Not hungry at all, we still went to dinner in the Club Restaurant where I had just a small Caesar salad with chicken breast...and sorbet for dessert, of course. We were finished in no time at all and walked out on the Promenade Deck to await the beautiful sunset that was made even better by the few clouds at the horizon. It was still too early to go to the Cabaret Lounge for this evening's entertainment so we again sat in loungers and watched as the multiple colors in the sky faded to darkness. It was so beautiful out there that I could have been convinced to stay a while longer, but tonight's show was violinist Chris Watkins and pianist David Crathorne performing together and it was too good to miss. 

But our day was done by 9pm. Tomorrow, our third sea day in a row, is when we will start going stir-crazy. Once again over dinner, G mentioned the variety and frequency of ports we enjoyed on our Mediterranean cruises. They were so different from this experience that it's like they were a whole different sport. All cruises are not created equal, but on the spectrum of cruise experiences, a World Cruise is a bit of an outlier. Still, we're happy to have the opportunity to experience 17 days of one. 

Saturday, January 14, 2017

Day 95: At Sea

The day started out sunny and calm, but around 10am the Pacific Princess entered the Gulf of Tehauntepec, near the border between Mexico and Guatemala. This is the area where Pacific hurricanes form, and Captain D, in his noon announcement, explained how the Tehauno wind actually comes from the Caribbean coast and is trapped between mountain ranges and exits on the Pacific side, rushing down the coast from the north. The ship got bouncy and the outside decks were closed off, but, honestly, it was nothing compared to what we endured around Greece on our final Meeiterranean cruise and certainly not nearly like The Crossing. 

But, backing up, we were in the Club Restaurant by 8:30am and I enjoyed poached eggs well done and six grain toast again. We returned to the cabin to sort through paperwork and start some initial clean up in preparation for packing (guess where we'll wake up a week from today?). I am finally feeling a little participative, or perhaps it was the draw of today's craft project (pilot flag bookmarks) that had me attending today's session at 10:30am in the Atrium. I went a few minutes early to get a seat; these craft sessions are proving to be very popular on this World Cruise and there is a couple on board whose sole responsibility is to conduct them. As you know, bookmarks are my weakness, despite the fact that I scarcely ever read a paper book anymore. This one involved needlepoint on plastic canvas and we will finish the second half in tomorrow's session. And then it will be added to my shoebox of life! ;-)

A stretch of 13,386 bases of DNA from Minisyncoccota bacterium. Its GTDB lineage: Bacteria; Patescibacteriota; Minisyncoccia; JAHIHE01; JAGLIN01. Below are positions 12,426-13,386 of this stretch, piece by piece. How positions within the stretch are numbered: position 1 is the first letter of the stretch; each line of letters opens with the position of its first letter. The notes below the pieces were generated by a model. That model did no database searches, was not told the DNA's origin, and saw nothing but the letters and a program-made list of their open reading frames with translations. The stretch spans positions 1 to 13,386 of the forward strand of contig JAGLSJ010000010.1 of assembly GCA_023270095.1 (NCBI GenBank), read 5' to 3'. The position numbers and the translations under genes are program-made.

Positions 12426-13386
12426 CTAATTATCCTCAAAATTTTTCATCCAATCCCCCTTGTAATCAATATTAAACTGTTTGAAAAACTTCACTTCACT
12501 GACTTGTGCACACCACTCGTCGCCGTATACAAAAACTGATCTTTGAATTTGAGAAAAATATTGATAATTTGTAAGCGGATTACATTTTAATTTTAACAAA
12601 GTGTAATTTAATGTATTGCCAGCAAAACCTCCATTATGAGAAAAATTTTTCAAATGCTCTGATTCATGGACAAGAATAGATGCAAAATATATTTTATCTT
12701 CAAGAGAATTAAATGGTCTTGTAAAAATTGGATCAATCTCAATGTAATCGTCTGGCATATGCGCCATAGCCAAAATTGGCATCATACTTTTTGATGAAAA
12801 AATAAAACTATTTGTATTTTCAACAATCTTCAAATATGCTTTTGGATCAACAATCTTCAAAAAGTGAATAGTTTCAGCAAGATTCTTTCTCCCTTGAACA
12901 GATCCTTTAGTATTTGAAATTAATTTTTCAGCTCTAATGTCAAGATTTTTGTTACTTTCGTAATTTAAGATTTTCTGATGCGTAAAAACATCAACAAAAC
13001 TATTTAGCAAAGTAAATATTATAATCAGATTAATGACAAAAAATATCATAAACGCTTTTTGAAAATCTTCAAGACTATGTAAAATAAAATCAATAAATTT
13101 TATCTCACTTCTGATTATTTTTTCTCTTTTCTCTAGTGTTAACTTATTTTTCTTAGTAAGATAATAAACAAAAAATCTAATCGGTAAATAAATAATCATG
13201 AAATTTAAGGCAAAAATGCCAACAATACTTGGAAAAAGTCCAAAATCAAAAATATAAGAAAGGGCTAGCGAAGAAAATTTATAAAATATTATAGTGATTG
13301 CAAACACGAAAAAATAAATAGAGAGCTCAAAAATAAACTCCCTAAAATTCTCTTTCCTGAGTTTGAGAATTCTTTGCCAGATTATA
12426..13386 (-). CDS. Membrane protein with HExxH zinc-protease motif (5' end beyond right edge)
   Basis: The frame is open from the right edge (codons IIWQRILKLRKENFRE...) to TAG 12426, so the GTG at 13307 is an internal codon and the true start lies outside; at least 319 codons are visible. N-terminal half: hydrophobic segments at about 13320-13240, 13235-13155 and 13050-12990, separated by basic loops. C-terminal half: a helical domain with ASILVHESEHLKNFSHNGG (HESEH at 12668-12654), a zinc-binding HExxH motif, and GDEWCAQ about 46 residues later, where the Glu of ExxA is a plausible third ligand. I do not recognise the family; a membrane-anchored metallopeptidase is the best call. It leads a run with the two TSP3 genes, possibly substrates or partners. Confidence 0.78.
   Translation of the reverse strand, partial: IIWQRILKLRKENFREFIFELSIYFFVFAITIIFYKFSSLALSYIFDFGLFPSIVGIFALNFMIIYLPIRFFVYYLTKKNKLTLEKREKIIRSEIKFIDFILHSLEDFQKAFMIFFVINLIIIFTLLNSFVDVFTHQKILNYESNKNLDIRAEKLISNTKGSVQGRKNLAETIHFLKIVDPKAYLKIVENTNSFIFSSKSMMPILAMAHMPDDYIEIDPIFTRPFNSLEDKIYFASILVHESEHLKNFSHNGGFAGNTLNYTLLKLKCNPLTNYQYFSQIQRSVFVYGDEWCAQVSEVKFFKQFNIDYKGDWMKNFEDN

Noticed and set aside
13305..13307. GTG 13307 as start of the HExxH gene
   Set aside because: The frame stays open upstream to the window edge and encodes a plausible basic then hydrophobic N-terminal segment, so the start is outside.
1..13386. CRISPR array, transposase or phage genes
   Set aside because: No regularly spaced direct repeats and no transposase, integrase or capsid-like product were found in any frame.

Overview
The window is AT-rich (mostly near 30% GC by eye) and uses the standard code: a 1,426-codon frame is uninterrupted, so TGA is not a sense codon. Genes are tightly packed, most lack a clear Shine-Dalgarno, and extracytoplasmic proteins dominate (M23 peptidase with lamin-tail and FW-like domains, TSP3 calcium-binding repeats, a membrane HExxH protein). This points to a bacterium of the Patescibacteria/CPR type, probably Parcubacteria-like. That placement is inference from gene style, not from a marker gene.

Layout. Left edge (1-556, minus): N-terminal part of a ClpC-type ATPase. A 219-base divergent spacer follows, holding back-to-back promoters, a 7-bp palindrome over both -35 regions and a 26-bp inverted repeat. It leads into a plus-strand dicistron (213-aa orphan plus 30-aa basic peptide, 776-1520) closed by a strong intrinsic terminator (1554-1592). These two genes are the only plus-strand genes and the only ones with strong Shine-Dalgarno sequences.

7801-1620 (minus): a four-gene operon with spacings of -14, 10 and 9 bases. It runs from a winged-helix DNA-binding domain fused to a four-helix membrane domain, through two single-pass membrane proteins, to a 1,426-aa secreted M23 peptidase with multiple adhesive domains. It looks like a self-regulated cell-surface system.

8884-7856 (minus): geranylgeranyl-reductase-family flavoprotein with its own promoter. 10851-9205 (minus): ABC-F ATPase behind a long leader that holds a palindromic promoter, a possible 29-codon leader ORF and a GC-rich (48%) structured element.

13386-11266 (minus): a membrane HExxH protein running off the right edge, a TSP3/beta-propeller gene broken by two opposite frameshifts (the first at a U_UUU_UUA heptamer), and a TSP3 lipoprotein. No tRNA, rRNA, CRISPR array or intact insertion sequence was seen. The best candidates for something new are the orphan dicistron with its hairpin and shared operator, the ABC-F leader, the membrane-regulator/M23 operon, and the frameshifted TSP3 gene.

Speaking of needlepoint on plastic canvas, I was reminded of a set of twelve blocks I had stitched on 3" plastic canvas squares and constructed with a jingle bell inside. I had made them while I was traveling so much for business for my first nephew (now 34!) and they were used by three more nephews and several friends' toddlers and finally the twins. I wonder where I put them when they were returned the last time?  Note to self:  find them (though they will not fit in my shoebox of life). 

G and I were in our midship Deck 4 cabin just before lunch when huge splashes of water began hitting our window. We had felt nothing; our cabin is very stable.  But at noon, Captain D announced that we had entered the Gulf of Tahauntepec and that things would be rough until about 5pm. He said we were experiencing about 8 foot swells, which pale in comparison to the 17 foot swells we had around Greece during those three consecutive storms and who knows how high swells we had the night before we arrived in Bermuda. We enjoyed a wonderful lunch in the Club Restaurant (we both had pasta and wine AND dessert...we have some serious adjustments in our near future) and then returned to the cabin where we read and watched videos on TV.  There was no use fighting it; tomorrow is supposed to be much better. 

Captain D was exactly right; by the time we went to dinner at 5:15pm, things had calmed considerably. Not that we were hungry, we still enjoyed salads and an entree, and pineapple sorbet for dessert. Maitre d'Oscar made of point of walking around and reminding us that tomorrow there will be a large Sunday brunch served in the Club Restaurant from 10:30am to 1:30pm, in lieu of dining room breakfast and lunch. We didn't need to be reminded, of course. The opportunity to enjoy one of these World Cruise Sunday brunches was part of our motivation for adding this cruise. They are offered each Sunday that is also a sea day on the World Cruise, with a different theme for each of them. That, and the fact that they were very well regarded by past World Cruise passengers is all I know about them, but I'll make a full report tomorrow night. Production show Cinematastic in the Cabaret Lounge and music trivia with piano entertainer David Crathorne in the Casino Lounge completed our evening. 

Tomorrow should still be sunny and warm (we've had amazing weather) but much calmer than today and I predict some pool exercise time during my day.  I'll need it to work off that breakfast buffet!

Friday, January 13, 2017

Day 94: Acajutla, El Salvador